Temie Giwa: “As it stands, there are about 500,000 abortions in Nigeria every year” (YNaija Frontpage)

One thing that has served as the central goal of my professional life has been my commitment to doing all I can to save the lives of African women and particularly Nigerian women…

Imagine that there is something, one single action or policy that could lower Nigeria’s high rate of maternal mortality by 70%, prevent unintended pregnancies, unsafe abortions, and HIV/AIDs. Imagine that this single policy, if implemented well, could also increase economic resources per capita and usher in a prosperous decade in Nigeria. Imagine that this policy could empower Nigerian women and allow them to participate fully in the formal economy. Imagine that this policy could also, again if implemented efficiently, result in a 50% decrease in infant deaths, ease of the overwhelming pressure the earth is under. If there is one thing that could serve as a single silver bullet for prosperity and societal wellbeing, it is giving all women the right and access to the range of sexual reproductive health services there are. I am confident that if Nigeria is able to end governmental corruption and incompetence, there would still be a big percentage of Nigerians in poverty because of our rapid population growth. It is incredible that we have not started a national conversation on this issue that could possibly be a major game changer in making Nigerian lives a little easier.

One thing that has served as the central goal of my professional life has been my commitment to doing all I can to save the lives of African women and particularly Nigerian women and to help create an environment where they can thrive and live their best lives. One thing that could save about 1,131 lives every week is giving access to the 20% of Nigerian women who want modern family planning methods but do not have access to them. That is right, almost 16 million Nigerians, all over the country, want access to these life saving methods but because of the inefficient Nigerian health system, they do not use these methods and are forced to give birth to children they do not want and cannot afford. This reduces the quality of life for the mother and the children and for our country.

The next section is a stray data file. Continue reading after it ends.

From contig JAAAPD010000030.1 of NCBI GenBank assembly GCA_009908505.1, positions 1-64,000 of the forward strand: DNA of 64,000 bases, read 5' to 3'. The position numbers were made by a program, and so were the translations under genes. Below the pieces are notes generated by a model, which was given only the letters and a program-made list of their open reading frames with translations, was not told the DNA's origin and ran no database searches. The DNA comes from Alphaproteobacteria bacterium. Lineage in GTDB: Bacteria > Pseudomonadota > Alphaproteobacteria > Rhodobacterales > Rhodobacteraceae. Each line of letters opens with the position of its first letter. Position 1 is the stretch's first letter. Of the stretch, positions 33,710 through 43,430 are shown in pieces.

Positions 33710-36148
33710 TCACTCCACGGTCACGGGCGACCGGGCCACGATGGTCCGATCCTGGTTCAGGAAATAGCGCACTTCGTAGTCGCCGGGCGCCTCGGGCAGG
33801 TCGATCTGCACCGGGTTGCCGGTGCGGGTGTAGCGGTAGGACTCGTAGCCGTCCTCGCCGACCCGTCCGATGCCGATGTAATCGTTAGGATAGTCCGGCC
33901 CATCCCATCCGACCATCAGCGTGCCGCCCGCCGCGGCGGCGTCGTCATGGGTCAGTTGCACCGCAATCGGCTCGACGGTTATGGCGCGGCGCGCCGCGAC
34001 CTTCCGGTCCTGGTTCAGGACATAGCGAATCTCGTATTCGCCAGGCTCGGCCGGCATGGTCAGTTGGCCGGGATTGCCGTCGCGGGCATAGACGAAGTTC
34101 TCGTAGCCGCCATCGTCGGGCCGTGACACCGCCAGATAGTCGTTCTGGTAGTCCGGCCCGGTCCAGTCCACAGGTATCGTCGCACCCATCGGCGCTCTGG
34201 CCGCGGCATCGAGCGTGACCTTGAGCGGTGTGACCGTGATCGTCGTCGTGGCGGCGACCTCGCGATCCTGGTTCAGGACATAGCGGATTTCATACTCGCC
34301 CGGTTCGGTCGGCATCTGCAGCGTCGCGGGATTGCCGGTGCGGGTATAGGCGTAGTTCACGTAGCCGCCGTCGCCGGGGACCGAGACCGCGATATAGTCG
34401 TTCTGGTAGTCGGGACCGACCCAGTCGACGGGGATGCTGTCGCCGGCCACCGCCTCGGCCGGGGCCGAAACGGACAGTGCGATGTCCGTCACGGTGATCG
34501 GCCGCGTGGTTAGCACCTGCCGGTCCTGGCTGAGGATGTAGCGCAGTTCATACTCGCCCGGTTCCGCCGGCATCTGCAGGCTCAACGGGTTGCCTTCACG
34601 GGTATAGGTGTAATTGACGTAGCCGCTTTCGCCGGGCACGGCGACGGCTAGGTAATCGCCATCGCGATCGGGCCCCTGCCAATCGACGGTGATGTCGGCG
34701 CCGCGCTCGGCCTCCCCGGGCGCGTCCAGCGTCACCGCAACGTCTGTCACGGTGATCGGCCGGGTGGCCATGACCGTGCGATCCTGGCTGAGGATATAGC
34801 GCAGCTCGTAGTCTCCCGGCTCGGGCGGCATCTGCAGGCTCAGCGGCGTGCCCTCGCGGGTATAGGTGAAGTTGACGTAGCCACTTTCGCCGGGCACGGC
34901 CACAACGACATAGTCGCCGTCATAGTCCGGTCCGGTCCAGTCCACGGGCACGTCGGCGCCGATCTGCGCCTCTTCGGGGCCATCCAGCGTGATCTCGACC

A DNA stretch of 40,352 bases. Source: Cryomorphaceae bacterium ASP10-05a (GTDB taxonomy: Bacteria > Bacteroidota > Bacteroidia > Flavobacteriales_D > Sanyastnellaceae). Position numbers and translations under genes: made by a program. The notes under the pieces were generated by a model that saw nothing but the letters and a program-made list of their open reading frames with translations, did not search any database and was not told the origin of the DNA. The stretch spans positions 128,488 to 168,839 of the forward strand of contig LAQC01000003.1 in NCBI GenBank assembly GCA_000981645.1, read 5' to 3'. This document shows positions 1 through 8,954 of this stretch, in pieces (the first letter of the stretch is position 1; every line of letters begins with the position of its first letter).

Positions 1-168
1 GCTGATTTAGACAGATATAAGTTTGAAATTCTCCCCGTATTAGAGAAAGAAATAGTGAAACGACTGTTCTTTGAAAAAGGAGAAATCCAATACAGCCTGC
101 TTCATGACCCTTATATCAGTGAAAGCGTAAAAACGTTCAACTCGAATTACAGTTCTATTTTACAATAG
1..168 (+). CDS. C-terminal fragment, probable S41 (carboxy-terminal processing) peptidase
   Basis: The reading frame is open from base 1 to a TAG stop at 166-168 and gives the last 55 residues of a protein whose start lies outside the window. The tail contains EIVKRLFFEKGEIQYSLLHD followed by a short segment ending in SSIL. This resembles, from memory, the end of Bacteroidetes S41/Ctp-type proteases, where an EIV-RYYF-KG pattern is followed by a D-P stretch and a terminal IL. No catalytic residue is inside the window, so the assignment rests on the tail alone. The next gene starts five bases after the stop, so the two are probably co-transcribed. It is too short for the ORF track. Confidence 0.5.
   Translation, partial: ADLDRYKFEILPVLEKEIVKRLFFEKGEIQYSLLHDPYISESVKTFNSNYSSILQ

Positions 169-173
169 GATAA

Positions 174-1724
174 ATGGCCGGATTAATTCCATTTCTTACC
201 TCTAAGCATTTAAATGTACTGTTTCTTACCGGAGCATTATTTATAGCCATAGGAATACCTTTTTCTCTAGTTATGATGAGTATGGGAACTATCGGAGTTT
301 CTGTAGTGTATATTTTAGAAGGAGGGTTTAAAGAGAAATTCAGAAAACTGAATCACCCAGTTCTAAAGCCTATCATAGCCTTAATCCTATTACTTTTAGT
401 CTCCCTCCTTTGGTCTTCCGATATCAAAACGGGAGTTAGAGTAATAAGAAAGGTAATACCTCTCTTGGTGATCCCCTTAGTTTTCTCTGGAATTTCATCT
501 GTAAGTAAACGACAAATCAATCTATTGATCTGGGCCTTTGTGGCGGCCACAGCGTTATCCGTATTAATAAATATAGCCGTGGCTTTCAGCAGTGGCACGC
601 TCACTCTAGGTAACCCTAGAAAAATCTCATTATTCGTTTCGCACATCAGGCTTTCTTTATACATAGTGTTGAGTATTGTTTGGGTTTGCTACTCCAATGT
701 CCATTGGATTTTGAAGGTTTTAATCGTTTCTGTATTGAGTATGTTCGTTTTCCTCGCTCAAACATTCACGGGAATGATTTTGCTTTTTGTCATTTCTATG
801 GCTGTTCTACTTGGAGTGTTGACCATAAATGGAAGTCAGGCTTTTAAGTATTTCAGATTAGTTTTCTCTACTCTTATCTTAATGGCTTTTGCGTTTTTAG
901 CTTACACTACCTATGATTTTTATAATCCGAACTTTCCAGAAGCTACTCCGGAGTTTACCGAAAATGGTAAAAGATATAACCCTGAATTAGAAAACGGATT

Even so, proper sexual reproductive health services saves lives by allowing women to make the right choices for their health. Pregnancy is hard on a woman’s body and a 6th pregnancy carries 50% more risk of death than a 3rd pregnancy. Every time a woman has to have a child when her body is no longer keen, she carries a major burden and death is often the consequence. Allowing women to make better choices will save countless lives in our country and this is an issue that the leadership of the country needs to commit to. Increasing access to sexual reproductive health services will also ease the burden on the health system and guarantee that when women do choose to get pregnant, they will get the best care they could possibly get during childbirth. Which will also further decrease our horrific rate of maternal and child mortality.